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|Poor ole' Joe by the Gunnar Roadie|
Working out my route was a little tricky. Many of the roads, I used to ride on when going in this direction, have much heavier automobile traffic than they did 20 years ago. It wasn't a very direct route that I took, but I figured out a fairly safe way to get there.
The ride there was surprisingly fast. I looked down at my computer to see that I was cruising along fairly effortless at around 20 mph much of the ride to "The Old Radar Base". The last stretch of road before reaching the park is flat and straight. I was flying along and thinking to myself that it doesn't seem as if the road is going down hill. At this point I started to look around for something that would indicate the direction of the wind. Sure enough, I passed by a flag in front of a building that was waving in the direction I was going. I hadn't noticed much wind when I first started out, but now it was blowing steady at my back. This meant my ride home would be straight into a headwind.
When I arrived at the mostly empty park I wound my around on paved walking paths through the tennis courts, basketball courts and parking lots in the direction of the cement radar tower. I wanted to check out the park and also get an up-close look at the tower. It's a five story cement building.
I read up on the history of the park before leaving on my ride. I found a little bit about "The Old Radar Base" on the parks web site. Below is the history of Union Cross Park taken directly form the park's site:
Union Cross Park was once a self-contained community. It was staffed and operated by the United States Air Force. The Union Cross Radar Station was built in the 1950's as a surveillance post. The site included a NCO Club, several miscellaneous buildings, a lighted softball field, 1 tennis court and a 5-story concrete radar tower, visible for several miles in all directions.
The property was abandoned by the Air Force and Forsyth County petitioned the Department of Interior to transfer ownership of the land to the County for public recreation purposes. On April 5, 1974, Forsyth County Parks and Recreation Department received its first public park.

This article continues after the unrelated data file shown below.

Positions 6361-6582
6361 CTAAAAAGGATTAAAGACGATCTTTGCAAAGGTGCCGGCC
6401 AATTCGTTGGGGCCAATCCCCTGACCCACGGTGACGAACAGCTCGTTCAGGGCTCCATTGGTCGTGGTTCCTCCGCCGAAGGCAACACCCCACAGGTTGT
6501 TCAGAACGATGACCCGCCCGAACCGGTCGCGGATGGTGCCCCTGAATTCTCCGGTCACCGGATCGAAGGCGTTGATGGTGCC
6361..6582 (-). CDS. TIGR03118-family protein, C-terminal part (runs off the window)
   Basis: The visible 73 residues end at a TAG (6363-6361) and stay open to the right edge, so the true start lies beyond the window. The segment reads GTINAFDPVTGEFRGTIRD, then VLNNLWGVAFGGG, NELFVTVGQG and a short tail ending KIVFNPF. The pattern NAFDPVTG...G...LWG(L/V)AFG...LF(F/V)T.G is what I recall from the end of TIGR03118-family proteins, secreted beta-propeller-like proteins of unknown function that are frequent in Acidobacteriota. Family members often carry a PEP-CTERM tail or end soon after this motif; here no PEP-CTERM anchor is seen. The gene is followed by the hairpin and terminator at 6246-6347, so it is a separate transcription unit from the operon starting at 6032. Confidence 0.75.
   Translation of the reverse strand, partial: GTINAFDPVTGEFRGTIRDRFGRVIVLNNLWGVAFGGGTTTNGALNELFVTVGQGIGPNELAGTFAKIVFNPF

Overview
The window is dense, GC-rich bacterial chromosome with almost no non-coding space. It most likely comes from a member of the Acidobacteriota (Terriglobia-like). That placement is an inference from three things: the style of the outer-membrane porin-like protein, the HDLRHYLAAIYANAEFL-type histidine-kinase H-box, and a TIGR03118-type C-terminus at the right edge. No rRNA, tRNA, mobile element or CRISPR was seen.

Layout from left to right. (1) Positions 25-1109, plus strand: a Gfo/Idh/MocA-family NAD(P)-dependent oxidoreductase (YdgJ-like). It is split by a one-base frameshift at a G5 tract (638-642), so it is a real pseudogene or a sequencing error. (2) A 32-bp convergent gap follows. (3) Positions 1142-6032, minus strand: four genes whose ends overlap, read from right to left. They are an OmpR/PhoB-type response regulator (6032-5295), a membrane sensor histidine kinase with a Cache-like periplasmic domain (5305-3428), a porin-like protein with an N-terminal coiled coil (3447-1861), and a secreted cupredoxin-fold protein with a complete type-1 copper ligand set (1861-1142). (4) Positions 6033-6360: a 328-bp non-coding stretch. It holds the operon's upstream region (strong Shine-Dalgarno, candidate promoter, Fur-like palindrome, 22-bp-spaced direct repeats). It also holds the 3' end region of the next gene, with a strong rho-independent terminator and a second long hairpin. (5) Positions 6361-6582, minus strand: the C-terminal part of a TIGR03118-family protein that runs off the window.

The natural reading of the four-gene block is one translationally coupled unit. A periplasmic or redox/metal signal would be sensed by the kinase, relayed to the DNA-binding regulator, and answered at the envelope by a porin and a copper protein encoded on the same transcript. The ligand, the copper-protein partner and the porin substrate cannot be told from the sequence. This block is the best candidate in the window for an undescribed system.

Because of its dilapidated condition from abandonment, the site underwent an immediate clean up and face-lift. Unusable structures were removed and salvageable recreation facilities were repaired. In the late 70's, the park underwent extensive development of new facilities with the help of funding from the Bureau of Outdoor Recreation. Today, Union Cross Park is a fully developed park and well used by its patrons.
There were just a couple of cars parked about when I arrived at the park. The skies were clear and the sun was shinning, but it was cold and windy. A couple of teenagers were bundled up and trying to play basketball and a fellow was walking a small dog. I rode the Gunnar Roadie around inside the park and checked it out some. After riding around the big cement radar tower and taking a couple of pictures. I ate a banana and found the restrooms before starting my ride back home. I suspected I would be battling a headwind most of the way back and that's the way the ride went. Traffic was heavier on the way back home also. I just keep plugging along and tried to enjoy the ride. Once again I made it in just before sunset.
There are great roads to ride on around the Union Cross area of North Carolina. I hope to include them on a ride in the near future. Hopefully I will have a little more time to spend on the bike next time. My ride to the Union Cross Park and back ended up being a distance of approximately 41 miles.
For more information on Union Cross Park click here.
|The old Radar Tower at Union Cross Park|
|This picture of the tower was taken around 1967.|
The sail on top is no longer there.
|Gunnar Roadie leaning up against the radar tower|
|The picnic shelter at the park has a capacity of 90 people.|
There are picnic tables and grills scattered around the park.
|The park is a maze of athletic fields.|
|The park has clean heated restrooms that were open on Sunday afternoon!|